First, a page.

Asset Sale. An "asset sale" includes (i) a forward merger (such as the seller's bank being merged into the buyer's bank) and (ii) a branch acquisition. In an asset sale, if the seller is an S corporation, the seller’s shareholders will generally pay capital gains tax on goodwill, and ordinary income tax on “hard assets,” such as buildings and equipment. In addition, if a Subchapter S bank is sold within five years after making an S election, a special entity level tax on any built in gains is imposed on the seller. The buyer is able to deduct the purchase price over several years by depreciating the assets with a stepped-up basis. The buyer can also amortize good will over 15 years.
Stock Sale. A "stock sale" includes (i) a reverse merger (such as a subsidiary of the buyer being merged into the seller) and (ii) a purchase of the stock of a bank. In a stock sale, the seller pays the capital gains tax on the difference between the purchase price and seller’s basis in the stock. The buyer inherits seller’s cost basis and depreciation on tangible assets. The buyer cannot amortize good will.
Section 338(h)(10) Election for Stock Sale of S Corporation. The Section 338(h)(10) election is a joint election of the buyer and seller that is frequently used for the stock sale of an S corporation. The election permits the stock sale to be treated as an asset sale for tax purposes. As the election can sometimes cause certain significant negative tax consequences for the seller, (i) the election should be carefully reviewed by the seller’s accountants and (ii) all of the seller’s shareholders will need to consent to the election. The seller pays the capital gains tax on the difference between the purchase price and seller’s basis in the stock. The buyer is able to deduct the purchase price over several years by depreciating the tangible assets with a stepped-up basis. The buyer can also amortize good will over 15 years.
If a portion of the purchase price being paid to the seller’s shareholders is the stock of the buyer, then it may be possible to structure the transaction so that the seller’s shareholders are not taxed on the shares of buyer’s stock at the time they receive them. Instead, in a “tax free reorganization,” the seller’s shareholders will defer payment of any taxes on the shares of buyer’s stock until the date in which such shares are sold. The seller shareholders would still pay taxes on any cash that they receive in the transaction.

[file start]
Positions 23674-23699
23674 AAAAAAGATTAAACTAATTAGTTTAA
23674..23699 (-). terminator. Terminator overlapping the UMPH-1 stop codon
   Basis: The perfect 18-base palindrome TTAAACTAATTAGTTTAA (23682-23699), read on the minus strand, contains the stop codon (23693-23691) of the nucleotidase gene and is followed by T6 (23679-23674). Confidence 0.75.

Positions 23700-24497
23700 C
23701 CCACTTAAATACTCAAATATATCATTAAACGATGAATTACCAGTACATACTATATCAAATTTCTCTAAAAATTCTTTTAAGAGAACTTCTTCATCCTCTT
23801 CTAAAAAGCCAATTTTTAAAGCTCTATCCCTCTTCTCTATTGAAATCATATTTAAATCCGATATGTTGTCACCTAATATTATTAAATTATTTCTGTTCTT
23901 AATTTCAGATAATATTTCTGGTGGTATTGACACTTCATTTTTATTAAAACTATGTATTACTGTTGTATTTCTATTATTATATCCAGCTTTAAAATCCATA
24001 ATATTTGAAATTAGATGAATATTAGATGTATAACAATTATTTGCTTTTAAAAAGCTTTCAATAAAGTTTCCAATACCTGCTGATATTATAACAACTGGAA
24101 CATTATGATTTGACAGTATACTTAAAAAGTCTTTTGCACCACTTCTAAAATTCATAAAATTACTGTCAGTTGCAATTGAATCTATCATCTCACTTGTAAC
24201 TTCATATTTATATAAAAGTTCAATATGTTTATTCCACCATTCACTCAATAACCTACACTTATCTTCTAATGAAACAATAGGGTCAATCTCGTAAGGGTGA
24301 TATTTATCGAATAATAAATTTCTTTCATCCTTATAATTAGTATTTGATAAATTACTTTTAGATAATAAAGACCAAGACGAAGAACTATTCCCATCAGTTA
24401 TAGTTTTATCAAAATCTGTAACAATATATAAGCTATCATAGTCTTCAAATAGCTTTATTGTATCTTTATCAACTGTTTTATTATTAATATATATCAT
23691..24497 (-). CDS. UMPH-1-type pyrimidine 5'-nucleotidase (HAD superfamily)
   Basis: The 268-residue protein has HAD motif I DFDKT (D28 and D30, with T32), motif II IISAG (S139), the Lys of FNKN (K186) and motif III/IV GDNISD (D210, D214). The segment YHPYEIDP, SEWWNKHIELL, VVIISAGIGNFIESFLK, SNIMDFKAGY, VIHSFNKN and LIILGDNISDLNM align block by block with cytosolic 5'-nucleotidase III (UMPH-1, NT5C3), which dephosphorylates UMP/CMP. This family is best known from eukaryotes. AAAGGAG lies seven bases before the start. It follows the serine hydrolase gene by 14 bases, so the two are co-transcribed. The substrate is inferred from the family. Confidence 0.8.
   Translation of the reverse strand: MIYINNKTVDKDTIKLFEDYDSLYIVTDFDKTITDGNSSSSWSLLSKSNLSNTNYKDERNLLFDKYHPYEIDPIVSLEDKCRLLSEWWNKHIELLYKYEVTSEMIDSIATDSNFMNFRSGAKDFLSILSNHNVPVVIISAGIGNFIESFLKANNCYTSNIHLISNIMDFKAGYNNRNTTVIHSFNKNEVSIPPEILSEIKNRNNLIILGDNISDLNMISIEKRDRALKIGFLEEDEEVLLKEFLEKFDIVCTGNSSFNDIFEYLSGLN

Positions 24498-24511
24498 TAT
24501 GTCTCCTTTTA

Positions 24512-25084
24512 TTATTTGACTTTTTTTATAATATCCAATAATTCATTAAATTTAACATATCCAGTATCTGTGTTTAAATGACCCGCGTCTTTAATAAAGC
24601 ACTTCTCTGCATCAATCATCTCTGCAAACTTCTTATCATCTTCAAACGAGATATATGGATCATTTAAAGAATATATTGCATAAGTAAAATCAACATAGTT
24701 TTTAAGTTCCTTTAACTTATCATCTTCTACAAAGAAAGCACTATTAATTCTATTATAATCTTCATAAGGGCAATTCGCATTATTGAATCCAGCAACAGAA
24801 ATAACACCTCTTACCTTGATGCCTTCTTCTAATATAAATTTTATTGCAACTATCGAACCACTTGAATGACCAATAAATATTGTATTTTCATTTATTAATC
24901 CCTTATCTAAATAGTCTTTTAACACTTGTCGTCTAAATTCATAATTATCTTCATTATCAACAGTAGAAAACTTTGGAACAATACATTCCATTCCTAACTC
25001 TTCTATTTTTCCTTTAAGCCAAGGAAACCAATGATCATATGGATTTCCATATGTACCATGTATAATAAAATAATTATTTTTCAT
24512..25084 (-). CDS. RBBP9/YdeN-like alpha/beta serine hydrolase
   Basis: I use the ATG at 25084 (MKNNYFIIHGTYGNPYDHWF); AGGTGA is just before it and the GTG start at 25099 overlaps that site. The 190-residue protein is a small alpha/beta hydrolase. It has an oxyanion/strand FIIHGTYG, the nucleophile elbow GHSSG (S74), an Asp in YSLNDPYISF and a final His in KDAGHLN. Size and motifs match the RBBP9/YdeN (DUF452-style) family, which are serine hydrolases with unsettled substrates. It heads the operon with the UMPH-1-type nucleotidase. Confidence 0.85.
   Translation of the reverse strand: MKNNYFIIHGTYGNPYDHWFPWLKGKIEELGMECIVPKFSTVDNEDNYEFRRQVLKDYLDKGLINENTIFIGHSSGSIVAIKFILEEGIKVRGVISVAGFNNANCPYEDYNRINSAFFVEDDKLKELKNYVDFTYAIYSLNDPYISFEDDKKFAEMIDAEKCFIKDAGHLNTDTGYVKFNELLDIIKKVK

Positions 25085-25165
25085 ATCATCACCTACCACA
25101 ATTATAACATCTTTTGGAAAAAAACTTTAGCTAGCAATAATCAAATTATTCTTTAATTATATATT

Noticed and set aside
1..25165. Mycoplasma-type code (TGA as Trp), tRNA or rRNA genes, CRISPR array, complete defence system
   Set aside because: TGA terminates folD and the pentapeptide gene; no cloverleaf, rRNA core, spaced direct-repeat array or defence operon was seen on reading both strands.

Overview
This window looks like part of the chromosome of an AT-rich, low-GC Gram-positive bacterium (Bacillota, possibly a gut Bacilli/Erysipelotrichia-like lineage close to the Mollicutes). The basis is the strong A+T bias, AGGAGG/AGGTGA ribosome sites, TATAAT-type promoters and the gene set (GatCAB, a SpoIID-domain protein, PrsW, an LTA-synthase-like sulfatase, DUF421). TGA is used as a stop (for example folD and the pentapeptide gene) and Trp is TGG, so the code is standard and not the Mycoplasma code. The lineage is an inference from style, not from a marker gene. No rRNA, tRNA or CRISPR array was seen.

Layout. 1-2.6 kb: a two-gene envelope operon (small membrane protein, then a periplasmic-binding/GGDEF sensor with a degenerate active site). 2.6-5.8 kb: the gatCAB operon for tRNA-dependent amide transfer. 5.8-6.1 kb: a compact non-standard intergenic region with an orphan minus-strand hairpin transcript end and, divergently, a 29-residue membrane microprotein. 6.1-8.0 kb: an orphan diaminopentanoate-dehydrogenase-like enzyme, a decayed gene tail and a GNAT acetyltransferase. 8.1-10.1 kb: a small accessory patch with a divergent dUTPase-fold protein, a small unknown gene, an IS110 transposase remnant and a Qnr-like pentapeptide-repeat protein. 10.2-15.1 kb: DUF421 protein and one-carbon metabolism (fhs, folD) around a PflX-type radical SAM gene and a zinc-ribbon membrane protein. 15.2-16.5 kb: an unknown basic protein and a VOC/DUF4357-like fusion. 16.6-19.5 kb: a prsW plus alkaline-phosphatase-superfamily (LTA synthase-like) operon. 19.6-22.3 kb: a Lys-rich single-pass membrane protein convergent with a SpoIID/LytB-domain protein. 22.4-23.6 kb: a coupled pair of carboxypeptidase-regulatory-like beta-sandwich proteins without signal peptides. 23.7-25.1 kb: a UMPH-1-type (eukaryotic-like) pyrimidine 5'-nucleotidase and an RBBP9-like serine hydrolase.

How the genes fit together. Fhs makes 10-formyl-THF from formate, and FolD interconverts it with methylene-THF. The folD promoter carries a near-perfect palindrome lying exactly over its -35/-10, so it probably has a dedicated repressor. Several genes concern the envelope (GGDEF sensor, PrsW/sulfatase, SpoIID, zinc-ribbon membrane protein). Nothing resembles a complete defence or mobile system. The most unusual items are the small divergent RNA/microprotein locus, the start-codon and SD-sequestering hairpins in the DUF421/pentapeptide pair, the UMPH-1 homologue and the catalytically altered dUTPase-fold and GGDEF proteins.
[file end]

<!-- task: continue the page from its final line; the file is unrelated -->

In a tax free “A Reorganization” (such as a forward merger), at least 40% of the value of the total purchase price must be in the stock of the buyer. In a tax free “C Reorganization” (such as a purchase and assumption transaction for substantially all of the assets of the seller, followed by the liquidation of the seller), at least 80% of the value of the total purchase price must be in the voting stock of the buyer.
You should have the purchase agreement specifically address any relevant employee issues, such as employment agreements, non-compete agreements, and the termination of seller’s employee benefit plans. Employment and non-compete agreements with key individuals can either be signed on the closing date or at the time of the signing of the purchase agreement (with the employment agreements being contingent upon the closing occurring). If the transaction is a merger or stock purchase transaction, the buyer should review all of seller’s employee benefit plan documents and Department of Labor filings.
If the acquisition is being made between banks co-located in the same rural banking market, you should confirm that there are no antitrust issues that could delay or block the acquisition. The competitive effects of a bank merger are evaluated by the federal banking agency of the buying bank and the United States Department of Justice (the "DOJ"). The federal banking agencies and the DOJ use the Herfindahl-Hirschman Index ("HHI") formula to measure the competitive effects of a bank merger. HHI is computed for each bank in a banking market by (i) determining each bank's percentage of deposits, (ii) squaring the percentage and (iii) multiplying the total by 10,000. A banking market's HHI is determined by adding up all of the HHIs of the banks in the market. The DOJ and federal banking agencies generally have heightened scrutiny – with a more lengthy application and approval process – of any merger that would cause the HHI to increase by more than 200 points to a level above 1800 based on increased concentration levels of deposits in any geographic banking market.
Prior to agreeing to any tentative closing date in an agreement, you should confirm the availability of the buyer’s data processor to conduct the data processing conversion. Closings for bank mergers and acquisitions are customarily done on a Friday, so that the data processing conversion can be completed over the weekend. It is not unusual for there to be certain Fridays during the year in which the data processing vendor will be unavailable to conduct a required conversion.
This website provides general information about legal issues and developments in the law. Such materials are for informational purposes only and may not reflect the most current legal developments. These informational materials are not intended, and must not be taken, as legal advice on any particular set of facts or circumstances. You need to retain an attorney for advice on specific legal issues.